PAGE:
>> various platform APIs on which firefox runs to try to get at this
>> information is non-trivial. The time could be spent on features that
>> help users more.
> I am reading that you do not want to support carets/selection positioning or
> blink rates.
> I am quite sure Mozilla already accesses the Windows registry, Mac OSX
> property files, etc. So, why is this a huge piece of engineering?
>> To follow that up you accuse me of "using people with a disability
>> as a tool to achieve the goal". This claim is again wholly
>> unsubstantiated and quite insulting.
> My reading of the above statements is that you feel it is not worth the
> effort to add caret tracking support as you do not feel it is not worth the
> engineering time to support the work. Yet, authors have and continue to add
> text editing features to canvas. So, people with limited or no vision would
> be precluded from accessing these applications but you are I are not. So, to
> me the only vehicle you have for discouraging this behavior is to preclude
> people with these impairments from access. I am sure you have not intended
> it that way but that is the what you are saying, whether you like it or not.

You are reading wrong. No where in that email am I talking about
selection positioning. Only caret blink rate. And in the other email I
sent shortly after I'm even discussion adding *more* APIs to manage
selections and focus. Turns out that what I was proposing is what you
had already proposed.

I'd appreciate if you read my emails before throwing pretty grave
accusations at me.

>> This accusation comes up again later: "all attempts to make [canvas]
>> accessible have been fought by WhatWG members". I strongly doubt
>> that anyone in whatwg has been fighting the idea of making canvas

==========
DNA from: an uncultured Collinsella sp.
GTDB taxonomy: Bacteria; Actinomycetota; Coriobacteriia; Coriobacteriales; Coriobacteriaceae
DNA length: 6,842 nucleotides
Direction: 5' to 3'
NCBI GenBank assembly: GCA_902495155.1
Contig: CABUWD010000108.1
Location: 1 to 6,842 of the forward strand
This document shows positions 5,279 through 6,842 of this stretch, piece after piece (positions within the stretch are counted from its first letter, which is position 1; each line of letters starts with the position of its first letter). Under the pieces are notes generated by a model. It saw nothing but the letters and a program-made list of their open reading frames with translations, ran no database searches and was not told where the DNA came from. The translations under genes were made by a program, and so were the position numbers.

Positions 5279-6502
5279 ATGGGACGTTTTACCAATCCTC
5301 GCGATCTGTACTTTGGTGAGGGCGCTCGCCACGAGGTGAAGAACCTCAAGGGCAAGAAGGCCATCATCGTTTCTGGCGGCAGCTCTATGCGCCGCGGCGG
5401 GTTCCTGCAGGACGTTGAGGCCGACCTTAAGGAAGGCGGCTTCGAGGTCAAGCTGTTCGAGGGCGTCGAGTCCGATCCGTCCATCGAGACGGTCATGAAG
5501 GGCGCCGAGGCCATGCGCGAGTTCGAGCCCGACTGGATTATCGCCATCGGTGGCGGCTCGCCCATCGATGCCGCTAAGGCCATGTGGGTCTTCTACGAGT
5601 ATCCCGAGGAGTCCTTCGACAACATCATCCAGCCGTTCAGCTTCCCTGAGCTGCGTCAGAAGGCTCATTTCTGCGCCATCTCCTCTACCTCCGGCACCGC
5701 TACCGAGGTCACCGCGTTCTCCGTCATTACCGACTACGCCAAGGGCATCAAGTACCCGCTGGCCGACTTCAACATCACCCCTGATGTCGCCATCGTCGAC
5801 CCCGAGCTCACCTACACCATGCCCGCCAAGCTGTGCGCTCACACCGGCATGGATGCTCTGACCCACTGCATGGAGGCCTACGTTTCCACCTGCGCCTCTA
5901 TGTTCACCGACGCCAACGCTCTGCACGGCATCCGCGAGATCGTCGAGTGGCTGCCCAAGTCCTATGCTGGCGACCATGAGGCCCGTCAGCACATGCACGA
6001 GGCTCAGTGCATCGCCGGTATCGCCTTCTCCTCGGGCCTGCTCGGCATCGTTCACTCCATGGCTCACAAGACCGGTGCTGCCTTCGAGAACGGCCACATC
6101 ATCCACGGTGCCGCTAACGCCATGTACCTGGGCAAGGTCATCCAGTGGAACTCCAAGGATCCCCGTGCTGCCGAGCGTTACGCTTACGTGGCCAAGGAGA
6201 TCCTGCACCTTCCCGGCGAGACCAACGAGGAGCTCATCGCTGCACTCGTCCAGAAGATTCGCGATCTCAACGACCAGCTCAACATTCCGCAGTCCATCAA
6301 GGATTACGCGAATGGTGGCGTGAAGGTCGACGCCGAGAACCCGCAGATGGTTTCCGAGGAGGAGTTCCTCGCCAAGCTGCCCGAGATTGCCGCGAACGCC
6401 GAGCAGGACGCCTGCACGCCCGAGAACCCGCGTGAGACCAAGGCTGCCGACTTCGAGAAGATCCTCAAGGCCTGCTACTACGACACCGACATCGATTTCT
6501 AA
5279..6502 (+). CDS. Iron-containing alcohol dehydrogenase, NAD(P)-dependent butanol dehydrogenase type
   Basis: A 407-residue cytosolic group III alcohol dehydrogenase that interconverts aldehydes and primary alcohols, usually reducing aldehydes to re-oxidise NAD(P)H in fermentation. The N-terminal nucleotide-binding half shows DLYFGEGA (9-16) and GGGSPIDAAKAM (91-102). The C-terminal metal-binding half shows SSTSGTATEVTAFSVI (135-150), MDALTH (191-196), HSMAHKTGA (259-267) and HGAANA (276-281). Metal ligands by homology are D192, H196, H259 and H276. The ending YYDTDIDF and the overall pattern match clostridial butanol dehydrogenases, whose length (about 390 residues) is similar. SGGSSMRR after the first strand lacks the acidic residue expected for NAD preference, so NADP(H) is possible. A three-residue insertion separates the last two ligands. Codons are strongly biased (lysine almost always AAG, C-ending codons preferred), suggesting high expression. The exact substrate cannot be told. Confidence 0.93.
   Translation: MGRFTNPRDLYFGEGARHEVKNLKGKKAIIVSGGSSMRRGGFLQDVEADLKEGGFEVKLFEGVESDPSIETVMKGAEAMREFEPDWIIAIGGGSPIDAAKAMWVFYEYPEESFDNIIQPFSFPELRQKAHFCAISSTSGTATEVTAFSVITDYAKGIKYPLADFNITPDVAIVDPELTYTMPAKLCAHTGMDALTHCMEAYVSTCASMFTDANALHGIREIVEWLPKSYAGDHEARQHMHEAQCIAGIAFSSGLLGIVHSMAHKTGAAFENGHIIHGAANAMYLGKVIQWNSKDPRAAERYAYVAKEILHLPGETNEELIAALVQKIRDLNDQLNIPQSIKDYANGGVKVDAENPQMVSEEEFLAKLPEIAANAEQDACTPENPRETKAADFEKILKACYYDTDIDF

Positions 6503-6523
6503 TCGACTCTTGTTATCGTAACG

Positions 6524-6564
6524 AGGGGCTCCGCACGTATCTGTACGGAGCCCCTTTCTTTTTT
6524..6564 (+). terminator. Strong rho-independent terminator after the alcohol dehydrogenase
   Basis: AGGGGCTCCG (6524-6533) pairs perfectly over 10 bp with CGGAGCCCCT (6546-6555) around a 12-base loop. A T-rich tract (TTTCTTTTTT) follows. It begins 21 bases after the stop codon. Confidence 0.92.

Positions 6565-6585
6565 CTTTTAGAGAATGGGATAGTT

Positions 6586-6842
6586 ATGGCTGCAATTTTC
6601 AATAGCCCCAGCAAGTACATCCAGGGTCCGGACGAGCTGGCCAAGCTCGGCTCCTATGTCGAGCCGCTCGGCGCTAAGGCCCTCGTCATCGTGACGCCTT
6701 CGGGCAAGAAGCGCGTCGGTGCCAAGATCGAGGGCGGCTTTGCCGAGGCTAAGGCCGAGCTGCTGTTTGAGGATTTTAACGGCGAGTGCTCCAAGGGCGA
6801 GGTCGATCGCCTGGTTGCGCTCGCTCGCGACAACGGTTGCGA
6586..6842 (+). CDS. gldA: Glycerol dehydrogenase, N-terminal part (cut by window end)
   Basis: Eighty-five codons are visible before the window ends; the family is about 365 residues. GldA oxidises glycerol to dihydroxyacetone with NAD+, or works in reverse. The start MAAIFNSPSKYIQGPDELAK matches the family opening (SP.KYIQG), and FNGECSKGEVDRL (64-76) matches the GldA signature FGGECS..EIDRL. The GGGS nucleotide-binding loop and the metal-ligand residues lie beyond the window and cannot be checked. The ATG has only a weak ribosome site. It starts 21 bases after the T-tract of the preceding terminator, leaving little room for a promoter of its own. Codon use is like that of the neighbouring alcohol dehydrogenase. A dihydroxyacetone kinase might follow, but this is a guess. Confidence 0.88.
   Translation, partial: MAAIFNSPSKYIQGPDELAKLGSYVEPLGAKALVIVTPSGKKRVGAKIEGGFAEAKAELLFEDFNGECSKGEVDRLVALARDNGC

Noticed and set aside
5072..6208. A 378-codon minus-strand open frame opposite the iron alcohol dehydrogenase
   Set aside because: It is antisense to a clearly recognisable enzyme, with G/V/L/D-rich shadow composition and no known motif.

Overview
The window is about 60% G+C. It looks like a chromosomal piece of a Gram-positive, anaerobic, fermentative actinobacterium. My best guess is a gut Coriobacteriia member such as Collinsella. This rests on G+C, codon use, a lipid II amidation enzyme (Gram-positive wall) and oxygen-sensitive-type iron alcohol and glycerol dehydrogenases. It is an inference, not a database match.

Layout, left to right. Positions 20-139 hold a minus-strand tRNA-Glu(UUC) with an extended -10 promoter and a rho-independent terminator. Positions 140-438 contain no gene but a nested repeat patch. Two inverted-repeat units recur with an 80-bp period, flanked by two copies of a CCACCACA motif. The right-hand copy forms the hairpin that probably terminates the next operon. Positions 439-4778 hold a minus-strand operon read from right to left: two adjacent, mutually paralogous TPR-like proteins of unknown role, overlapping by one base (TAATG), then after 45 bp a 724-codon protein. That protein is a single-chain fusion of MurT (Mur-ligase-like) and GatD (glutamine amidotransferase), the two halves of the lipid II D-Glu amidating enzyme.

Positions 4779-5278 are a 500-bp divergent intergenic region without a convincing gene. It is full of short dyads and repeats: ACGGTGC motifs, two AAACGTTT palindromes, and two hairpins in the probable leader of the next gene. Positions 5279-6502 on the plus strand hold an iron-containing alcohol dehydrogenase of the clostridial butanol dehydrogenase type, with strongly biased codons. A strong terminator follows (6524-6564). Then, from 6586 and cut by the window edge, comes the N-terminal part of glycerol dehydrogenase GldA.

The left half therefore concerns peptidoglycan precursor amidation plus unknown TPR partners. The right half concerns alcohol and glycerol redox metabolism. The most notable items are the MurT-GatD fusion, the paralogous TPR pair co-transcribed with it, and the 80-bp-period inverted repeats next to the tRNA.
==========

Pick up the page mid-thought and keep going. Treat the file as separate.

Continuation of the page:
>> accessible. What I can believe is that there are differences in
>> opinion about how to make canvas accessible. But that is not the
>> picture you are painting.
> We have been fought on every issue to make canvas accessible from:
> - caret tracking to selection position tracking because browser
> manufacturers don't want to support rich text editing.
> - blink rate exposure
> - accessible sub tree (although there now)
> - Clickable regions to support bounding rectangles
> - text baseline
> I think that about covers all of it.

Again, I doubt that anyone has said that they don't want accessible
canvas. All the debates I have seen has been about how to archive
accessibility. Designing good features for the web is hard. Reasonable
people will disagree how to do it. I think that I can safely say that
for every single web feature I've seen designed, people have disagreed
on how to do it. That doesn't mean that people have different goals,
just that they have different opinions on how to reach them.
Accessibility is no different in this regard.

I feel that it's very unfortunate that you are insisting on
interpreting me (and apparently people on the whatwg list) in the
worst possible way. The web will suffer from it.

/ Jonas
Received on Friday, 29 April 2011 18:48:44 UTC